On February 4, 2020, the World Health Organization released its first Strategic Preparedness and Response Plan for the novel coronavirus. The document details elaborate guidelines for how governments should prepare domestically and internationally, recommending containment strategies and encouraging international cooperation. In the context of Sustainable Development Goals (SDGs), this publication—and the advent of pandemic response and recovery strategies overall—appear to be strong institutional and structural accelerators for SDG 3, ensuring good health and well-being for all. The Goal, however, appeals not just for protection against COVID-19, but good health in the face of many other health crises. The necessary fixation on COVID-19, while bolstering certain SDG initiatives, has deprived other sectors. To bring sustainable endeavors back on course, the SDGs may prove to be a sufficient guiding framework for rebuilding post-pandemic.

Catalysts for Adaptability in Crisis

The steady struggle to actualize the Sustainable Development Goals has suffered significant derailment from the coronavirus pandemic in the last three years, interrupting immunization programs, skyrocketing malnutrition and the spread of disease, stemming educational reform and other initiatives.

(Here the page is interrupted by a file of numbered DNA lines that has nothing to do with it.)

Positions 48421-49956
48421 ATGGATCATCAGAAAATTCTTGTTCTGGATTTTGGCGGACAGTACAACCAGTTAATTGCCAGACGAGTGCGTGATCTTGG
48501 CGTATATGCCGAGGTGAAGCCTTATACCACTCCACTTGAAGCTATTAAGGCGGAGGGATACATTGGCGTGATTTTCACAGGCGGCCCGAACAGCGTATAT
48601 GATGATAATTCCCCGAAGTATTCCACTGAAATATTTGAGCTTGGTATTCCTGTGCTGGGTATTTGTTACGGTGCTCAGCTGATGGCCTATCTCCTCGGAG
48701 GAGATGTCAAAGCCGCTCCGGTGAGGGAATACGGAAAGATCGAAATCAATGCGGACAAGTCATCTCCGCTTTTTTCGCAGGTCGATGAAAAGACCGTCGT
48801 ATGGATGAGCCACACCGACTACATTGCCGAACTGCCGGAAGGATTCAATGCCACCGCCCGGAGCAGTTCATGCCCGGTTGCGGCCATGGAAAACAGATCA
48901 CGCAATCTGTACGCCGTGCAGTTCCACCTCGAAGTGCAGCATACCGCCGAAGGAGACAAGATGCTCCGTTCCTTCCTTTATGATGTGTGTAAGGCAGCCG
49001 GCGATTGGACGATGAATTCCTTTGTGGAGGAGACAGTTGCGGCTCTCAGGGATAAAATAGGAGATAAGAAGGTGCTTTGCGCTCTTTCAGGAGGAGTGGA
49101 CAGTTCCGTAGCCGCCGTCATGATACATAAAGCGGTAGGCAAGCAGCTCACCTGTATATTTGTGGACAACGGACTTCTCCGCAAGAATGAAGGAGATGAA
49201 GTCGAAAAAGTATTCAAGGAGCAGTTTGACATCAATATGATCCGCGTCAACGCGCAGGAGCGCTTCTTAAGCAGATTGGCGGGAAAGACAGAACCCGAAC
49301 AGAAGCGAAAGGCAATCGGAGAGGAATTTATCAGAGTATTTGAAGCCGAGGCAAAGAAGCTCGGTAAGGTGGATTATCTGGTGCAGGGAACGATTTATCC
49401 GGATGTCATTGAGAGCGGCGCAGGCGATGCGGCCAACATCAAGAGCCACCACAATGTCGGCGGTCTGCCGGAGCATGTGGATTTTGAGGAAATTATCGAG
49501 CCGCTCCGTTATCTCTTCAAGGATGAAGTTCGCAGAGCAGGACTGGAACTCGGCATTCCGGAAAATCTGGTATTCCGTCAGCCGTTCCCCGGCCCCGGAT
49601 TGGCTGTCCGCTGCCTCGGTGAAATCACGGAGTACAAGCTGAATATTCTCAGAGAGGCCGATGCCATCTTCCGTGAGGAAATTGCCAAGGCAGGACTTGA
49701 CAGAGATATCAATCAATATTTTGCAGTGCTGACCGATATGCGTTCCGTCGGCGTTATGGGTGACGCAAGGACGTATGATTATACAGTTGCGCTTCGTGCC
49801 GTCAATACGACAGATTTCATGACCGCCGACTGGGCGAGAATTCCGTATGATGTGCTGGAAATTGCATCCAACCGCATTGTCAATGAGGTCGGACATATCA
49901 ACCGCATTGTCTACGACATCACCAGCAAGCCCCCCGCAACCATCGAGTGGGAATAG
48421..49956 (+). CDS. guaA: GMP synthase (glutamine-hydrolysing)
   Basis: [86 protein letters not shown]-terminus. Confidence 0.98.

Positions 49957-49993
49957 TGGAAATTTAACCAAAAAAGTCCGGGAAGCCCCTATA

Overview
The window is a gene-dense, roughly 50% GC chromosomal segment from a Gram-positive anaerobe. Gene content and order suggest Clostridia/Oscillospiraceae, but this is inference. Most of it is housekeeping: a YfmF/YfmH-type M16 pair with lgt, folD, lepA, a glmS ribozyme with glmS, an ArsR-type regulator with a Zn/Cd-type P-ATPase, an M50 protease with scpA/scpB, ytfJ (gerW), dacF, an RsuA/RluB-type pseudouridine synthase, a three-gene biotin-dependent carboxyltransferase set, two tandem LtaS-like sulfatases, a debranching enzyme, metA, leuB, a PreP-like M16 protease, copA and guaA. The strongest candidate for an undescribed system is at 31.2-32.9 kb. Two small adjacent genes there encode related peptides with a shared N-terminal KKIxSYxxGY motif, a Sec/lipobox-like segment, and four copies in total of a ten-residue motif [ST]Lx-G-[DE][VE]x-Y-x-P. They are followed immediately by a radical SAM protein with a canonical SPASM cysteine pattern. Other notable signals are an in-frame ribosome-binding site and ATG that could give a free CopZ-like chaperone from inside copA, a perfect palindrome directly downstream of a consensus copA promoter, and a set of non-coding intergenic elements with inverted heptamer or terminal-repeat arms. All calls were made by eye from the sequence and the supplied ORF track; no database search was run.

Even in the wake of an unprecedented vaccine response, the “zero-dose” population became a new marker of inequality in vaccine distribution for COVID-19—pushing priorities further away from the broader spectrum of SDGs, in the efforts to stabilize global health. However, SDGs prove to be a guiding framework for adaptive responses to a global crisis, ones which demand flexibility and resourcefulness. To that end, one 2022 study suggests that NGOs, amid other kinds of institutions, may be particularly inclined to succeed.

NGOs reportedly suffered hefty operational setbacks: a drop in health-seeking behavior from people fearing infection at healthcare facilities, increased operational costs due to PPE, failure to administer programs during lockdowns, transitions to virtual operations reducing capacity, and even infections and death among NGO personnel, to name a few. Methods of direct disease intervention—tangible deliveries of products and services in target regions, health and frontline workers, and other in-person efforts to carry out the objectives of NGOs—were severely disrupted. Despite this, the study’s literature proposes that NGOs are primed for reflexive adaptability, leading to pivotal response programs that ensured their survival.

Read the full article about how NGOs evolved by Aneesh Chaterjee at Global Washington.